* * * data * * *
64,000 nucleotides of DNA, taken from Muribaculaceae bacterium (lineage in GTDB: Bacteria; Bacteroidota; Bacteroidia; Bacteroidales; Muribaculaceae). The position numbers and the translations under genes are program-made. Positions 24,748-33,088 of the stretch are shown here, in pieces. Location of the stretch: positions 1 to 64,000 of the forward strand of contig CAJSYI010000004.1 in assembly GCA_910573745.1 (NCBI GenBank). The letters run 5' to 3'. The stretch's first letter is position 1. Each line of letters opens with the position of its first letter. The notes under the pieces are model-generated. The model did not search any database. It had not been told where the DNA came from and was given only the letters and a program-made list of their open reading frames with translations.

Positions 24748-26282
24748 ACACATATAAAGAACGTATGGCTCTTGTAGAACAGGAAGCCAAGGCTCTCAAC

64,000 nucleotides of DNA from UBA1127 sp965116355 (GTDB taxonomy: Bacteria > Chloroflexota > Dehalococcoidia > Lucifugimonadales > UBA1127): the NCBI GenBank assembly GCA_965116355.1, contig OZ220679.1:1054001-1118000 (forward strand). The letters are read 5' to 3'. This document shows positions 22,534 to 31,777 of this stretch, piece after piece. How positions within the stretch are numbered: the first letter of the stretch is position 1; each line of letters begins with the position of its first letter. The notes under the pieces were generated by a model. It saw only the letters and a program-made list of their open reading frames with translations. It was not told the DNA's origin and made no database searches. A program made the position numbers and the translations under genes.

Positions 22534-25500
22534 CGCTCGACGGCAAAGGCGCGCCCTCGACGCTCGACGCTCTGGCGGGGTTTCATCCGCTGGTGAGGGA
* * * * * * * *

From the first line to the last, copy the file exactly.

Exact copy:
64,000 nucleotides of DNA, taken from Muribaculaceae bacterium (lineage in GTDB: Bacteria; Bacteroidota; Bacteroidia; Bacteroidales; Muribaculaceae). The position numbers and the translations under genes are program-made. Positions 24,748-33,088 of the stretch are shown here, in pieces. Location of the stretch: positions 1 to 64,000 of the forward strand of contig CAJSYI010000004.1 in assembly GCA_910573745.1 (NCBI GenBank). The letters run 5' to 3'. The stretch's first letter is position 1. Each line of letters opens with the position of its first letter. The notes under the pieces are model-generated. The model did not search any database. It had not been told where the DNA came from and was given only the letters and a program-made list of their open reading frames with translations.

Positions 24748-26282
24748 ACACATATAAAGAACGTATGGCTCTTGTAGAACAGGAAGCCAAGGCTCTCAAC

64,000 nucleotides of DNA from UBA1127 sp965116355 (GTDB taxonomy: Bacteria > Chloroflexota > Dehalococcoidia > Lucifugimonadales > UBA1127): the NCBI GenBank assembly GCA_965116355.1, contig OZ220679.1:1054001-1118000 (forward strand). The letters are read 5' to 3'. This document shows positions 22,534 to 31,777 of this stretch, piece after piece. How positions within the stretch are numbered: the first letter of the stretch is position 1; each line of letters begins with the position of its first letter. The notes under the pieces were generated by a model. It saw only the letters and a program-made list of their open reading frames with translations. It was not told the DNA's origin and made no database searches. A program made the position numbers and the translations under genes.

Positions 22534-25500
22534 CGCTCGACGGCAAAGGCGCGCCCTCGACGCTCGACGCTCTGGCGGGGTTTCATCCGCTGGTGAGGGA